You'll be able to get the same great features that are essential to an efficient business on cloud-based systems. The main difference between the two systems is related to upgrades. On cloud-based systems, upgrades are automatic, and you won't need an engineer to come out and change anything for you. Adding new users is simple, and maintenance and upgrades are included as part of your package.
While call quality is often a concern for those considering a cloud-based phone system, it need not be: call quality is equal or better on cloud-based systems.
Cloud-based systems can be cheaper than on-premise systems, although this is not always the case. For cloud-based systems, you'll need to pay a set-up cost, buy the handsets and pay a monthly fee for each user.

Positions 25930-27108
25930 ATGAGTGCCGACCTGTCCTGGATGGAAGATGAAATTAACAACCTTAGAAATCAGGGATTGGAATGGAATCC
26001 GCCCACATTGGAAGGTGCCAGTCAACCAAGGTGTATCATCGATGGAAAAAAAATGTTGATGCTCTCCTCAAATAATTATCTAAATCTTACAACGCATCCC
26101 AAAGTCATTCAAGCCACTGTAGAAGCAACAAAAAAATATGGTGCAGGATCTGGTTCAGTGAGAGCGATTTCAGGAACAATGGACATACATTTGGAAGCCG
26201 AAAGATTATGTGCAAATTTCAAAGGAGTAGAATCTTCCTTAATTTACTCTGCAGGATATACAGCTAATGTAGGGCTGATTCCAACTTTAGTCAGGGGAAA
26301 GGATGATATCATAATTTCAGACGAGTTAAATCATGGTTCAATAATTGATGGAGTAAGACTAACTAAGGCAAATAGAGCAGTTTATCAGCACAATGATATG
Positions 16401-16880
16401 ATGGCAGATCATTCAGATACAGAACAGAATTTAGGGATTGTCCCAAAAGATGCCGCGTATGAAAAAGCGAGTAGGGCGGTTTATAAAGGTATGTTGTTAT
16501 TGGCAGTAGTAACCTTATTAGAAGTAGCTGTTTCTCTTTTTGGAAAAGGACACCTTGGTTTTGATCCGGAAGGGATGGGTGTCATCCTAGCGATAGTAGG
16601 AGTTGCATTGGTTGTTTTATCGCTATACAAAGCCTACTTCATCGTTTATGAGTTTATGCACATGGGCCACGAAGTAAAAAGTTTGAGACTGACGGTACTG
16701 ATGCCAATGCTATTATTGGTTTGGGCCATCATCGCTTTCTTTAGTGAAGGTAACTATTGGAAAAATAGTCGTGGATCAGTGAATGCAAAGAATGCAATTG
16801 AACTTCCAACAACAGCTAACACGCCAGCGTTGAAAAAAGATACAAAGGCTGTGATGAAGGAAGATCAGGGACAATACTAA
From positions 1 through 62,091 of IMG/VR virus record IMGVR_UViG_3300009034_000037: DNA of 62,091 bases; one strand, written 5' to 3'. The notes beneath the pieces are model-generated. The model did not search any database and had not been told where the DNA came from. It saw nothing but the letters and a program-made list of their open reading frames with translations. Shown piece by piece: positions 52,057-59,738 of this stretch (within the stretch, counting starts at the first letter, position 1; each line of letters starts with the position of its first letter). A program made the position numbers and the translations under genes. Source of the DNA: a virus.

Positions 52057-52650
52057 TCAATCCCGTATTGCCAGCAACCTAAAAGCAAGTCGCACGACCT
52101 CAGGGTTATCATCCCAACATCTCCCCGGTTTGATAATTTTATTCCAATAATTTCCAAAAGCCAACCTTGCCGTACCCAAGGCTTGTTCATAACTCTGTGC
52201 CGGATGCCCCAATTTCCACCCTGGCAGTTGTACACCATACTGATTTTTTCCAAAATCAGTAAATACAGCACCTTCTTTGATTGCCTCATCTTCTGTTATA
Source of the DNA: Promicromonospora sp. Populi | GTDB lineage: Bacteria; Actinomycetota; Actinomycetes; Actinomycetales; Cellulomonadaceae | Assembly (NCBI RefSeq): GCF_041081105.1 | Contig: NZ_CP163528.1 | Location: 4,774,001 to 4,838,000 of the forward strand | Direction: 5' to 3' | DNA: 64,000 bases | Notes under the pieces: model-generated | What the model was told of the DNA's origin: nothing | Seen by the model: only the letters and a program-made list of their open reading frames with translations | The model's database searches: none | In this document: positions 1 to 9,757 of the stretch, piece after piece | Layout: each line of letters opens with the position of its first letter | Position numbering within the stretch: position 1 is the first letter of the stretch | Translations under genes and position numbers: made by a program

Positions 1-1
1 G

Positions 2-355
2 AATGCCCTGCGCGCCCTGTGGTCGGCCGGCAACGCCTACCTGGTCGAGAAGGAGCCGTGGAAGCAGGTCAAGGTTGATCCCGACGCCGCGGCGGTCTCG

On-premise systems are usually more expensive initially, as you'll need to pay for the necessary hardware. You'll also need to pay for any upgrades or additions further down the line. However, leasing options are often available for on-site systems, meaning you'll be able to better spread the cost.
Different phone systems are better suited to different businesses. It’s important to consider whether your business is going to grow. If the answer is yes, then a cloud-based system may be the best choice, as it offers the most scalability.
Do you need physical desk phones or could you use a virtual service that utilises mobile devices? If the former is the case, then look into multi-line or PBX systems; if the latter is true, then you may be better suited to a virtual service. We offer a variety of virtual numbers that redirect calls to a mobile or landline wherever you are in the world.
We offer a wealth of virtual phone numbers to suit your business, all at great prices. As part of our promise, we offer no contract plans and a range of other benefits, making the choice easy! Read more about why you should choose Virtual Landline, view our case studies for real-life success stories.